Review: "If you enjoyed the tom-foolery and the fun and games of the previous Bassoon Brothers CDs...then you will be thrilled with the latest and craziest edition...this has to be my favorite. The combination of crazy and the sublime is, to me, a perfect personification of the crazy and sublime world of the bassoonist." Ron Klimko, International Double Reed Society, Bassoon Recording Reviews, Vol. 31 No. 2.
The Bassoon Brothers have been stirring up trouble since they began performing together in 1985. They have stolen material from string quartets, operas, symphonies and popular music, calling it their own with the unmistakable Bassoon Brothers stamp. Their first CD recording, Wanted for Low Down Playing and Bass Behavior on Crystal Records showed many of their musical crimes. They commissioned another known associate musical felon, a fellow bassoonist, Peter Schickele a.k.a. P.D.Q. Bach, for some hot goods and more rip-offs. The Bros’s CDs have been the number one selling recordings of all solo or group bassoon recordings on Amazon.com. The irreverence they demonstrate and their theft of musical material continued with the release of their 2002 recoding entitled Captured. Their newest recording Escaped keeps up the pace on their indie label.
Due to the serious nature of their crimes, the Bassoon Brothers have spent some time in prisons in Oregon and California. Performing in prisons has become a passion for the group. They have shadowed the Oregon Symphony on northwest tours for years performing their purloined material in schools, and retirement centers and community outreach programs. The Bassoon Brothers pioneered the Symphony’s Bridgeport Brew Pub Chamber Music on Tap with every performance a sell out. The unusual criminal nature of the group caught the attention of the Wall Street Journal where their photo appeared with an article about the bassoons and brew connection, as did another article in the Seattle Times. HBO’s Dennis Miller Show featured a photo of them with the comment that they were the finalists in the Fifth Annual Amsterdam Bong Hit Festival. The same photo was a clue on ABC’s Jeopardy show. Answer: “What is a bassoon?”
What the bassoon does not have is respect. That’s why the Bassoon Brothers call it the Rodney Dangerfield instrument. Their mission is, first, for the public to quit calling it an oboe and, second, a call for more people to take the instrument seriously. They consider the bassoon to be an endangered instrument for lack of players. In the right hands, the “clown of the orchestra” is capable of great versatility and beauty as well as its role as a “belching bedpost”. In some reviews the Bros have been called role models for younger players, having given them material to enjoy the bassoon just for the fun of it. Through this approach they hope to attract more players to the instrument, which is their ultimate mission. As for getting respect, Vivaldi wrote thirty-seven concertos for the bassoon, more than any other instrument except the violin. Unfortunately, it’s been down hill ever since as a solo instrument.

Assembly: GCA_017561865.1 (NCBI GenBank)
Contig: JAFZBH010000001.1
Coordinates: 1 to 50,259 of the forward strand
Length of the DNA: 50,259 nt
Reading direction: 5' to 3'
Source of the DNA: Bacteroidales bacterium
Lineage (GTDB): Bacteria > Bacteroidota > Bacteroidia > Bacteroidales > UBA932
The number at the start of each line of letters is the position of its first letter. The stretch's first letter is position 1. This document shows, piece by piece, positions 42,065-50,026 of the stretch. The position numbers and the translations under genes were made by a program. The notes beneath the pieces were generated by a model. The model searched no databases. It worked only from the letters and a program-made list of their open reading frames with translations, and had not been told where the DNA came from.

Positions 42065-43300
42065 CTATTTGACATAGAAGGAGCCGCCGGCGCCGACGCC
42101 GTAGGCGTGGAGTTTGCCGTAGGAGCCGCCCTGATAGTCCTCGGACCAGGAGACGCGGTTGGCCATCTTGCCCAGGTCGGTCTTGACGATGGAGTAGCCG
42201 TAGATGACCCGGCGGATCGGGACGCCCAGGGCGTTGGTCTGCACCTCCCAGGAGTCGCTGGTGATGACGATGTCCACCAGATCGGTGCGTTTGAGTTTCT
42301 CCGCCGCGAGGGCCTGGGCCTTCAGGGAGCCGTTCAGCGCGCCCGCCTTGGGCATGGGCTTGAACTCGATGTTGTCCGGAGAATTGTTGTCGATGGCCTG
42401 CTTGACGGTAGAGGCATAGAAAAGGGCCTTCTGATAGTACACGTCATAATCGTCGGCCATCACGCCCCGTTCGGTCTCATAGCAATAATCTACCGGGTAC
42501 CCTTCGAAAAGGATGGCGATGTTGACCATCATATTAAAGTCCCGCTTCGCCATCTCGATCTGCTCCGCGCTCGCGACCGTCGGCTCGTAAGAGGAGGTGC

The composer Michael Daugherty, known for his strange and off beat compositions has featured the bassoon in an early composition entitled Dead Elvis, calling for the bassoonist to dress as an Elvis impersonator. When Michael Daugherty began composing his biker bassoonist bash--Hells Angels for Bassoon Quartet and Orchestra, where did he draw some of his inspiration? From a Bassoon Brothers CD, of course. He wanted to see what we were doing, especially the jazzy capabilities of the instrument. The Bassoon Brothers performed Hells Angels in biker gear in May 2002 recorded Hells Angels for DELOS on the American Contrasts CD. The Oregon Symphony is the back up band.
The Bassoon Brothers are also affiliated with the bassoon section of the Oregon Symphony. Mark ( head de ranger) Eubanks, his side kick Baker City Bob (de Viper) Naglee, Evan (de kid) Kuhlmann and the de Bro's sole sister Bonnie Cox.
The Bassoon Brothers can be see on You Tube and have their own website www.bassoonbrothers.com to help promote the instrument and educate bassoonists through their entertaining tidbits about the ‘oondom and their popular advice column which receives questions worldwide from bassoonists, their parents, and band directors.